THE BIG STORY
Unless the transition lifts up the majority, no one will be on the streets fighting for system change renewable energy’), a way to turn sewage into energy by farming microbes that produce methane, which can be burned for electricity. She’s been running her own biodigester in her back garden for eight years. ‘It comes from the world’s most renewable source!’ she laughs. ‘But it’s not toys for boys, not sexy. It won’t employ engineers and you can’t steal from it. So, it probably won’t take off’.
Coupled with a consciousness-raising campaign in the style of the fight against apartheid, she thinks renewables can take off. ‘If people have power over technology they can see how it works for them – that insulation keeps their kids warm and saves them money – they will adopt it,’ she says. ‘Middle-class people with their bellies full can tell someone they face extinction in a couple of decades. But a decade can be hard to imagine,’ she says. ‘In South Africa, 49 per cent of people are food insecure, seven million have HIV. They are thinking –how do I feed my hungry child?’ Unless the ‘zero-carbon transition’ brings immediate benefits to the majority, no-one will be on the streets fighting for system change.
But affordable energy alone won’t be enough. Abrahams believes any transition will also hinge on drawing on the resilient indigenous knowledge systems, which have survived ‘slavery, apartheid, then neoliberalism’ to date, without ever threatening to destabilize the planet. An increasing number of studies suggest that this idea – long put forward by Global South movements – is gaining currency. In particular, agro-ecology and traditional farming methods, which nurture biodiversity, prioritize nutrition and land rights, are obvious successors to extractive profitdriven farming, which currently accounts for 20 per cent of greenhouse gases (mostly methane and nitrous oxide).14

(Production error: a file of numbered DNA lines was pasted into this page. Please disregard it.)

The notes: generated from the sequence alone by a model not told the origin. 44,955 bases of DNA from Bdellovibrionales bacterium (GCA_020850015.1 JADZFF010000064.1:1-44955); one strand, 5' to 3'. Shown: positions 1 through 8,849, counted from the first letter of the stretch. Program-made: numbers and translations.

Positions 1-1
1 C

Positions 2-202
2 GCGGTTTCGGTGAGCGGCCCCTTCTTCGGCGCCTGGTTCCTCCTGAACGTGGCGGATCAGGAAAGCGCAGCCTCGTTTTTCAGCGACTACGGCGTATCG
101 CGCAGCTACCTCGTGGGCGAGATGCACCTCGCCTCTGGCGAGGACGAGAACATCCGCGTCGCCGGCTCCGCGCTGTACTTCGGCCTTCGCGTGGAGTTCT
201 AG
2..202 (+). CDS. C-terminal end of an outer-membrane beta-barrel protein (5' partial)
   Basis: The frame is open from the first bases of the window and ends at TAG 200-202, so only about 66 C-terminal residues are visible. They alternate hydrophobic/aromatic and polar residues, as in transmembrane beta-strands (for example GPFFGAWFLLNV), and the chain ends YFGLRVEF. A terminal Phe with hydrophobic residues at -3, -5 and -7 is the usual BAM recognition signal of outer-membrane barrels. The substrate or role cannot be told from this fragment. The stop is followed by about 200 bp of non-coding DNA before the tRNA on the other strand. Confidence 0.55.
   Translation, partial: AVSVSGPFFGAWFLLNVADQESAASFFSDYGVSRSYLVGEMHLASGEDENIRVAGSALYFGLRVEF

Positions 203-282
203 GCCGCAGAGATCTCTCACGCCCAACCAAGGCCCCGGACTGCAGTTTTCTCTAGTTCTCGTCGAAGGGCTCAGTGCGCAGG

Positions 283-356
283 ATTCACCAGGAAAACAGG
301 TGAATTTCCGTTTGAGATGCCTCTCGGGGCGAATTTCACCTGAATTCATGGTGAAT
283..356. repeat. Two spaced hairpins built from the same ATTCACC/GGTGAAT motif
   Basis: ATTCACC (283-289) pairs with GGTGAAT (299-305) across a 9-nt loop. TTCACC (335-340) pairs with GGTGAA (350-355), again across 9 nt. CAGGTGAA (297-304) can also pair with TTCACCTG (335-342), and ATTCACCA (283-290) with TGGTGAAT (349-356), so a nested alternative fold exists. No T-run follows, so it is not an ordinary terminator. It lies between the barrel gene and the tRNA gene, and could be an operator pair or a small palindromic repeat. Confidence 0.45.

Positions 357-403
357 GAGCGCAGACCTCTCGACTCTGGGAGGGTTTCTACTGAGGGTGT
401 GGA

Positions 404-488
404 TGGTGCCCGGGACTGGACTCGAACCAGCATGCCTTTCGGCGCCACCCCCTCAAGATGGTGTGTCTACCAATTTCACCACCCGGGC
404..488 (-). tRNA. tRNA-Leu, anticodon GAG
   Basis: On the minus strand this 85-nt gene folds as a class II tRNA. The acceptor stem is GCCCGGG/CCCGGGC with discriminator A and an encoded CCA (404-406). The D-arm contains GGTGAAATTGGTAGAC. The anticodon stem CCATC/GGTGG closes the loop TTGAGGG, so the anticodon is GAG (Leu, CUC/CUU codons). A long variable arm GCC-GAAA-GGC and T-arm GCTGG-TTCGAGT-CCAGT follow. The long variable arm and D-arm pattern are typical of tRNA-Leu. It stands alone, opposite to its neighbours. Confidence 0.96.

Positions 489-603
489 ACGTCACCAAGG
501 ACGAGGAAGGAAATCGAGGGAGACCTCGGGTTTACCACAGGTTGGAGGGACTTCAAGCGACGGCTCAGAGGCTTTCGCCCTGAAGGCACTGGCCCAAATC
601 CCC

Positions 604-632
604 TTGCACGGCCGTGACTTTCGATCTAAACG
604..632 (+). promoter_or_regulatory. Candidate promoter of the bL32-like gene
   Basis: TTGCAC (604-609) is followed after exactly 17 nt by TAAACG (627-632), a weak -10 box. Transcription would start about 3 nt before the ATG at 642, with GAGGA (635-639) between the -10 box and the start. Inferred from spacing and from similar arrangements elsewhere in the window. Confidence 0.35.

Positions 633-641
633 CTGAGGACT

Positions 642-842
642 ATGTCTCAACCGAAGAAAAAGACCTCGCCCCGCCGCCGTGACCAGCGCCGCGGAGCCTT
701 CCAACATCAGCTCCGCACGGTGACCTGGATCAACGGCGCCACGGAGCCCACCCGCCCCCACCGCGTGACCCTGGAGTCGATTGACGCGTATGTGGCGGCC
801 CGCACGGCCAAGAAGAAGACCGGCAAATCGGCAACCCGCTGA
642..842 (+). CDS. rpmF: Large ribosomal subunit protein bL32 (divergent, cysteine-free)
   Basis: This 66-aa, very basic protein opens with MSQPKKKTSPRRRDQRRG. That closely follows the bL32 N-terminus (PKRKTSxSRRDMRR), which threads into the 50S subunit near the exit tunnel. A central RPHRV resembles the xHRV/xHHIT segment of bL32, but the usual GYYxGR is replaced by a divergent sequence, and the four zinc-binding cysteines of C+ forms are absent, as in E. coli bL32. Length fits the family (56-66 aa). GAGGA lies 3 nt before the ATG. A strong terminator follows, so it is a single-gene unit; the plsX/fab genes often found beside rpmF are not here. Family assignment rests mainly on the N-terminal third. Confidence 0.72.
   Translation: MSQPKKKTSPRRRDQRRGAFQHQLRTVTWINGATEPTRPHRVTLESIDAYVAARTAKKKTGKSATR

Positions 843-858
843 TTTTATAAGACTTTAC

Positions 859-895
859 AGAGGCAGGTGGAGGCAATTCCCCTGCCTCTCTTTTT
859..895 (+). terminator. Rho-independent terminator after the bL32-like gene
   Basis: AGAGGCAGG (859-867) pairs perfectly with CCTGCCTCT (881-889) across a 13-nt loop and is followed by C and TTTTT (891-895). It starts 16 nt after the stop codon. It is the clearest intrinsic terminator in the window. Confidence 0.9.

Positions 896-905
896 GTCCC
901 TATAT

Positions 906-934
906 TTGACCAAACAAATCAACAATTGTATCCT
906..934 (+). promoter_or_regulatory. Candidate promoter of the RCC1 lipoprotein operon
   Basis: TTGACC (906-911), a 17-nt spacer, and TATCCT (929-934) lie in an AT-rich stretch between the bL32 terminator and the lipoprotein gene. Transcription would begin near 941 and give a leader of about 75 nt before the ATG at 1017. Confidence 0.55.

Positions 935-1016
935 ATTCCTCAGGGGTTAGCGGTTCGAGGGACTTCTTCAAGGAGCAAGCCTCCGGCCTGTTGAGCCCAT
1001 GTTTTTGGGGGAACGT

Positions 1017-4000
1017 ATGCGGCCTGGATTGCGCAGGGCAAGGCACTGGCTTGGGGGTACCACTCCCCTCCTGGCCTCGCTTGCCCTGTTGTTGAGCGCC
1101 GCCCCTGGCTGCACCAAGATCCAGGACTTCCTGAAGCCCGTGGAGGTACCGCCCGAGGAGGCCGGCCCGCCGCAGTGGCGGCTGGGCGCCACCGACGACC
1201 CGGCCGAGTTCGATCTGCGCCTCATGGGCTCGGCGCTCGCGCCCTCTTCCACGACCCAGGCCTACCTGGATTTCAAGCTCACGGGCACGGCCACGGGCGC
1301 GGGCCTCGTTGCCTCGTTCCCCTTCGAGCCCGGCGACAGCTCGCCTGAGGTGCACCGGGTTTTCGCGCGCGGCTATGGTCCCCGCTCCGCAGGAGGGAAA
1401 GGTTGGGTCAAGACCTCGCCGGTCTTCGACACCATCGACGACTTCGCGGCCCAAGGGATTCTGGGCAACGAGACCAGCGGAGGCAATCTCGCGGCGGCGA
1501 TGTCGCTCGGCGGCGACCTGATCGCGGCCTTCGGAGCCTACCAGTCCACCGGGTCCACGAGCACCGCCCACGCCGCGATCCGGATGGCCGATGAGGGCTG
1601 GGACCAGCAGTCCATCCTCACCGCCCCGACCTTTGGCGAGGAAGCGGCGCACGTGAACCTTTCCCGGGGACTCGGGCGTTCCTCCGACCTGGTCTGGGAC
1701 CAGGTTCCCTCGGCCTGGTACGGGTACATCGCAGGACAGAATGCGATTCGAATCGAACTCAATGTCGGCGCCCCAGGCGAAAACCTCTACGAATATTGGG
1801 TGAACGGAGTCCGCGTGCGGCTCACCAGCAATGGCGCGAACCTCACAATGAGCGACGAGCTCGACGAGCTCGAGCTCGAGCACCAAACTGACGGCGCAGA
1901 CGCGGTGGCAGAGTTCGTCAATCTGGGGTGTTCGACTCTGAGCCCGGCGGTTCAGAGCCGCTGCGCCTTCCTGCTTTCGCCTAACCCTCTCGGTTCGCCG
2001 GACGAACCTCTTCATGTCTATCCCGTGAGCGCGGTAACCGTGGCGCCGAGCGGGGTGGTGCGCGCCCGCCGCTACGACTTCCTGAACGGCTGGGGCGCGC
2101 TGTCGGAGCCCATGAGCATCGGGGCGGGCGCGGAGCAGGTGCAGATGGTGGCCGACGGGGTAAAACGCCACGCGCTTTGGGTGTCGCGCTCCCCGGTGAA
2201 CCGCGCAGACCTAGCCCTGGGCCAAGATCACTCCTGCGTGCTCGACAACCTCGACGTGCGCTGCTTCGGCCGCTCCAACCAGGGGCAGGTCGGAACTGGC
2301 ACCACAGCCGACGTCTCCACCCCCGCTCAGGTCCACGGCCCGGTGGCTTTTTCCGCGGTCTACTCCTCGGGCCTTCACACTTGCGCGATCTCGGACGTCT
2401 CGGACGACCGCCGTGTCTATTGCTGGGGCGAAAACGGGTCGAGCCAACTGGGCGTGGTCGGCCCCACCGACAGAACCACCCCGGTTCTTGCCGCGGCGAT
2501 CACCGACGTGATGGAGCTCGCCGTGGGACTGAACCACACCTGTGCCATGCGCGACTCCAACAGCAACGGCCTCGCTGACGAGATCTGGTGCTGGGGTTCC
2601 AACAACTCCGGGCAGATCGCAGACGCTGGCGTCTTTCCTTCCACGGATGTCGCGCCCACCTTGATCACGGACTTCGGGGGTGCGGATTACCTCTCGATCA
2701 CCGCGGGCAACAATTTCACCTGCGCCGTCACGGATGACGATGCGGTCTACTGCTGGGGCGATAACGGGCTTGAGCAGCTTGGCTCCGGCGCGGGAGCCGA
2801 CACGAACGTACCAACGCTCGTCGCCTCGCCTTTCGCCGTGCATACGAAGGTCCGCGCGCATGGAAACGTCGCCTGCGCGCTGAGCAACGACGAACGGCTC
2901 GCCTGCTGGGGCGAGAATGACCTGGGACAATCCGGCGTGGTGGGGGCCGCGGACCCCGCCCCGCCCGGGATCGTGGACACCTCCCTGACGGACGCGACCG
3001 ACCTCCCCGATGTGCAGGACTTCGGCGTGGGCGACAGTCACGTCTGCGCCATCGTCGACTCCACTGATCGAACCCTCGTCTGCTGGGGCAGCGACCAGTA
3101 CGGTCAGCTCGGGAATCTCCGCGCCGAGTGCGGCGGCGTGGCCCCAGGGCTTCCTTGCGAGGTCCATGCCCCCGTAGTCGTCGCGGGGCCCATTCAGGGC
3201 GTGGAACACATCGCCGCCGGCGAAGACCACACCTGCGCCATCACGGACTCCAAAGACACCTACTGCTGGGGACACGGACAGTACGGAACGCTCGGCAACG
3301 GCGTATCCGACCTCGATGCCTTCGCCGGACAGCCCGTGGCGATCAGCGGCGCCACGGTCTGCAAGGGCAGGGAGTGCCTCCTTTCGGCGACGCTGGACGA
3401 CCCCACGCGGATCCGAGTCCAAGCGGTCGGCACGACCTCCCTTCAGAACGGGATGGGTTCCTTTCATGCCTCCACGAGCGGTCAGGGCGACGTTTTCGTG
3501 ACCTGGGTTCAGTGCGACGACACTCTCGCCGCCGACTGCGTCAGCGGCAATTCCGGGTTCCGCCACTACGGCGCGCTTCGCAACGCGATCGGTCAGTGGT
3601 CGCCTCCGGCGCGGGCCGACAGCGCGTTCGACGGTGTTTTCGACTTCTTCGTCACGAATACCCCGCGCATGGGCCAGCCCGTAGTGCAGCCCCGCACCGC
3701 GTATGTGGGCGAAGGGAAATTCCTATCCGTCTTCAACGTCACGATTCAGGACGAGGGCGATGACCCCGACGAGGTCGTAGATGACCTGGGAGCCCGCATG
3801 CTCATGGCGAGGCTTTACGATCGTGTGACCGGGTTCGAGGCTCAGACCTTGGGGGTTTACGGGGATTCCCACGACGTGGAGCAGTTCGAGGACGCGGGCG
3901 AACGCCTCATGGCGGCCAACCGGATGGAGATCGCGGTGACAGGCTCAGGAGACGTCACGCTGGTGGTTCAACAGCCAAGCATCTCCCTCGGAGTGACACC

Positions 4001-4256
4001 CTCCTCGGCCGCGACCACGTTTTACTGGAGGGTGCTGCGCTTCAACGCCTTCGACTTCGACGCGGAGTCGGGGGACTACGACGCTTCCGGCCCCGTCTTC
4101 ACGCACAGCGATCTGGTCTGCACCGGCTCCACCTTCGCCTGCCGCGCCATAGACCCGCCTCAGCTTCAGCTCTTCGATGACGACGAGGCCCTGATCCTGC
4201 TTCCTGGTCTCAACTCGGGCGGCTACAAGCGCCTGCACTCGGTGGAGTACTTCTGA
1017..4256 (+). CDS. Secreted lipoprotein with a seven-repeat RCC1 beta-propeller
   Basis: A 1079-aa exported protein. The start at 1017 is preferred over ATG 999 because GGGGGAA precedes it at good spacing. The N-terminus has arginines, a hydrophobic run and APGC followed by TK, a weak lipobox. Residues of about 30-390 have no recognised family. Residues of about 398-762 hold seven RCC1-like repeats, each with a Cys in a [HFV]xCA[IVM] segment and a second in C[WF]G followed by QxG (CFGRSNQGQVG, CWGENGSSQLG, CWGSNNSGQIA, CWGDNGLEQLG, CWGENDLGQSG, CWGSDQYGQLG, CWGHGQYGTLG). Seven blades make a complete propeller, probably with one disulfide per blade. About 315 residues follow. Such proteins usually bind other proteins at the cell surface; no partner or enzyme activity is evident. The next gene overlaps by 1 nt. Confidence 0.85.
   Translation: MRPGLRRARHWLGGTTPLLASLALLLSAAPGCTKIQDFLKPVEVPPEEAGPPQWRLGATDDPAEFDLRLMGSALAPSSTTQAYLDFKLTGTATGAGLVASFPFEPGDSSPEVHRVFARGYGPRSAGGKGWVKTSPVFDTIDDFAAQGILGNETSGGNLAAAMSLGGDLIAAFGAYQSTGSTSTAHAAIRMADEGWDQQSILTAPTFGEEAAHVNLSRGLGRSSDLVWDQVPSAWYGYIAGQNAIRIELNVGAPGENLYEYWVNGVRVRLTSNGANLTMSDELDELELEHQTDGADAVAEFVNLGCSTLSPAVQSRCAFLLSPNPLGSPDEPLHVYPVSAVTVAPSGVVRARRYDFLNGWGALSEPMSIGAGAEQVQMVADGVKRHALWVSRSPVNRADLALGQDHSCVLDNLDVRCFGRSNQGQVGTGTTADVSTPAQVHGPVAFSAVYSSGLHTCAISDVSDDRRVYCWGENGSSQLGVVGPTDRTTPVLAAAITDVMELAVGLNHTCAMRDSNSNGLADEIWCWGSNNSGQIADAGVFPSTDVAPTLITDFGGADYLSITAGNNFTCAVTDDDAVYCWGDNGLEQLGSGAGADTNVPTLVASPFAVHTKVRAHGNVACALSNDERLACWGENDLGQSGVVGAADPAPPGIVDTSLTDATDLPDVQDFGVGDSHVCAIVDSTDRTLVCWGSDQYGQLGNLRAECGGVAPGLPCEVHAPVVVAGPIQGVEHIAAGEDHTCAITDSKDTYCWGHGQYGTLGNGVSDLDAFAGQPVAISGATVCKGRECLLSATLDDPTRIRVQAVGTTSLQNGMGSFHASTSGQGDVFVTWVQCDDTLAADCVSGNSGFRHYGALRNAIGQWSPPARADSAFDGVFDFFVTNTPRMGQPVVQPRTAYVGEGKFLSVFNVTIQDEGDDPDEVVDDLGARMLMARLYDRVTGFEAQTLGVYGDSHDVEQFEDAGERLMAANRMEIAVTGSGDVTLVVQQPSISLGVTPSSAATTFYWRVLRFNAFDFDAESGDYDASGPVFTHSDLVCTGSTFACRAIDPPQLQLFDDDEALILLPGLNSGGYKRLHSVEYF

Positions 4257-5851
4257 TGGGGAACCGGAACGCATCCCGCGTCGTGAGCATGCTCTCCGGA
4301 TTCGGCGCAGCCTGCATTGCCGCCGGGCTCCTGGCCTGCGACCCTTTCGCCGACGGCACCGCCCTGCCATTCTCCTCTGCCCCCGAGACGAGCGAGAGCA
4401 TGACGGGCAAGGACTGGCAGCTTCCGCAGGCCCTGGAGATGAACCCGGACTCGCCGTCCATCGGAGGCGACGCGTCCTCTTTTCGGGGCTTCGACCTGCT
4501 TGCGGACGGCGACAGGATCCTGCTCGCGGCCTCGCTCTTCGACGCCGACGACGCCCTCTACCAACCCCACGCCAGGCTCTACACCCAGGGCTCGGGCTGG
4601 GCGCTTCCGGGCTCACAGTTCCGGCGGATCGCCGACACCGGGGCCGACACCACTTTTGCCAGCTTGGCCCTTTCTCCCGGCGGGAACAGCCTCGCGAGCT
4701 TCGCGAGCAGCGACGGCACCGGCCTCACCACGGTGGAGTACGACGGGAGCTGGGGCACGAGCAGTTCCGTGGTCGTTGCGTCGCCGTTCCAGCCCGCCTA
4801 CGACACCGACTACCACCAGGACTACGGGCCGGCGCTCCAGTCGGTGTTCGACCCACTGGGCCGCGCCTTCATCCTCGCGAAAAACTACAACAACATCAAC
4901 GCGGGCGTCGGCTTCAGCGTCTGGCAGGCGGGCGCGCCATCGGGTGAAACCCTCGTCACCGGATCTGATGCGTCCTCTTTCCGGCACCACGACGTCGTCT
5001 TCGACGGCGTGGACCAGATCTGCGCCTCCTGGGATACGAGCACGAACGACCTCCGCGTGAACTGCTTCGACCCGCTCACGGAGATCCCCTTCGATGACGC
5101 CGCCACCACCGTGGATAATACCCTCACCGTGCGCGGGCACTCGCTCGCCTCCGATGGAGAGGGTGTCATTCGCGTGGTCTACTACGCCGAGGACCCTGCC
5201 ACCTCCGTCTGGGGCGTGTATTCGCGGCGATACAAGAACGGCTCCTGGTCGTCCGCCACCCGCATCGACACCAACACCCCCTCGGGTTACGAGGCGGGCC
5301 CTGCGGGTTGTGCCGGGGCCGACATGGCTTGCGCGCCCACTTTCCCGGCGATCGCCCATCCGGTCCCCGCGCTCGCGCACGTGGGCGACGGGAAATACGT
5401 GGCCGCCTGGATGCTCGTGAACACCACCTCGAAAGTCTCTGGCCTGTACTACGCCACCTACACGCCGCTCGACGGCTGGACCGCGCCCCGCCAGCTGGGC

Vaishali Patil a grassroots leader from Maharashtra state in Western India, says economics lies at the heart of the problem. ‘Climate change is bound up with our development paradigm – it flows from that,’ she says. In the Western Ghats mountain range she works alongside tribal peoples who are resisting all encroaching mega-projects, which range from coal-fired power stations and dams to nuclear power plants. ‘How can you go for these huge damaging projects when clean is an option?’ she asks. All pose an equal risk to the land, sea and rivers that people rely on for survival. It’s a timely reminder to be on guard against any solutions to climate change that come at the risk of wrecking yet another fragile, threatened ecosystem and its custodians.
Simple economics The call from the Western Ghats for clean energy is being strengthened by downward pressure on technology prices. In India, the plummeting cost of production means that clean energy is not only the least polluting, it’s also the cheapest. The price of solar and wind energy, and the lithium-ion batteries used to store it, is coming down a massive cost curve. Just 10 years ago, it cost $400 per megawatt hour to generate solar, now it’s $30.